Tuesday, August 12, 2014

1870-1900: The Pneumatometer (Part II) x

By 1903 there were various pressure devices used to provide positive pressure breaths for therapeutic reasons and for artificial respiration.  The devices were mainly operated by some form of physical labor, such as through pumps and bellows.  I described some of them in my previous post, and here I will list a few more.
Stoerk's Apparatus (Figure 30)(1)

Please note that all of these apparatus's are described in a book called, "Pneumotherapy: Including Aerotherapy and inhalation methods," by Paul Lewis Alexandre Tissier, and edited by Solomon Solis Cohen.

Stoerk's Apparatus:  It allows for inspiration by positive pressure and exhalation through rarified (less oxygen that what's in the air) air.  Rarified air causes a sort of suction or negative pressure that  causes a negative intrathoracic pressure that induces expiration.  

Unlike the other pressure devices, this one didn't require direct or physical depression of bellows or pumps, instead "compression is obtained by a change of level in the water in a system of communicating vessels, brought about by setting up an oscillatory movement which changes their relative positions (Fig. 30).

An oscillating motion is created by swinging it back and forth with your hand.  So the oscillations cause positive pressure (condensation) to cause inspiration, and negative pressure (rarified air, or suction) that causes expiration.  

Dorell's Residual Air Pump (1)
Dobell's Residual Air Pump:  The device was small and compact, and could be carried in your pocket.  (See figure 31)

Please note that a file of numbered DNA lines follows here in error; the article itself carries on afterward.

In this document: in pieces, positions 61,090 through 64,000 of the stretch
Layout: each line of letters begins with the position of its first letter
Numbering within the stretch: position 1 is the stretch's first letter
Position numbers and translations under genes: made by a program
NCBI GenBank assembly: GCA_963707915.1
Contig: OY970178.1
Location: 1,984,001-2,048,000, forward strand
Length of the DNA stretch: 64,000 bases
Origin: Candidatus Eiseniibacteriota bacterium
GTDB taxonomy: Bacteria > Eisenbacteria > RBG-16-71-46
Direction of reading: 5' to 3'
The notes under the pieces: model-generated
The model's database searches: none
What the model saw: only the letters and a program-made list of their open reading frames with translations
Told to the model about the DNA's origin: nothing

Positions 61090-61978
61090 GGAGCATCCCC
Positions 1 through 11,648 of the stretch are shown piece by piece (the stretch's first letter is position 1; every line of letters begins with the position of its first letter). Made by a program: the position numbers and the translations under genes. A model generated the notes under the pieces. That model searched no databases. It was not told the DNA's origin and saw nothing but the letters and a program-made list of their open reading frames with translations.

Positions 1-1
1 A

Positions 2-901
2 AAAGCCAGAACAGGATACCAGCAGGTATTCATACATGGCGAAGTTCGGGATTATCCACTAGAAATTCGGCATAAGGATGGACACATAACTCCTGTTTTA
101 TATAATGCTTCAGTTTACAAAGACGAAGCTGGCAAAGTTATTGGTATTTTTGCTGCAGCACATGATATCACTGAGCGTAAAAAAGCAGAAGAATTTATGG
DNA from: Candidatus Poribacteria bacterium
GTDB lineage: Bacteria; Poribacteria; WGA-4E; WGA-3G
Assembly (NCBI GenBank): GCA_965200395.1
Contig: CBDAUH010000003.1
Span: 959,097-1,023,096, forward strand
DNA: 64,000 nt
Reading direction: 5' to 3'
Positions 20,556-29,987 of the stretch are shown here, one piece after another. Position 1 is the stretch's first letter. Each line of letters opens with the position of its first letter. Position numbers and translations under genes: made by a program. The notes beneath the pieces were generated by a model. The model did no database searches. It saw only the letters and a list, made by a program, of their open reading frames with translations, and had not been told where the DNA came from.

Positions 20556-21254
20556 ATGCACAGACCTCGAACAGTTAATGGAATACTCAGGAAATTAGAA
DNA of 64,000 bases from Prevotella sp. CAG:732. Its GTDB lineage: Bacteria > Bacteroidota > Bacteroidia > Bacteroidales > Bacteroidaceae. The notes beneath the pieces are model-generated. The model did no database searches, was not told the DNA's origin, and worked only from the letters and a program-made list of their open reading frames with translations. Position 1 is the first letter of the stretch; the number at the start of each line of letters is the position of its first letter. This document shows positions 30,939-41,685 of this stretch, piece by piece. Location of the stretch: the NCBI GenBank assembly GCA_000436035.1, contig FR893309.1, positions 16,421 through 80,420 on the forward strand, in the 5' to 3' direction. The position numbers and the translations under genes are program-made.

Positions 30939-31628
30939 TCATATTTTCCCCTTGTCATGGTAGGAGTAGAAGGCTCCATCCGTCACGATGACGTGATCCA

It's described as "kind of mask which isfitted to the front of the mouth and held in place with a ribbon which passes around behind the ears; the apparatus is provided with valves to embarrass inspiration while expiration remains free. As a result the intrathoracic air is rarefied, and at the end of three to six respirations the residual air is reduced to a minimum and the diaphragm attains its maximum elevation. The patient then inspires in ordinary air, and this inspiration being freer than he is accustomed to, he experiences a sense of increased comfort. The same manoeuver is repeated several times at each sitting. The apparatus is certainly ingenious, but there is no means of determining with accuracy the degree of success attained."

Water Engine Bellows (Figure 32)(1)
Water Engine Bellows:  It's also referred to as The Water-blower or Double Ventilator of Geigel and Mayer.  The container is made of sheet iron and is filled to two thirds of it's capacity with water.  The container is completely enclosed except for four openings at the top.  To of these openings communicate with room air.  One holds a meter to measure volumes.  The fourth opening is where the pressure escapes.  A tube is connected to this opening, and a rubber mask is connected to the opposite end.  

Bellows inside are operated by a crank.  The principle is similar to the way water engine or gasometer is operated. The patient holds the mask over his face, and turns the crank  As the crank is turned pressure escapes through the fourth opening, and this causes inspiration.  (see figure 32)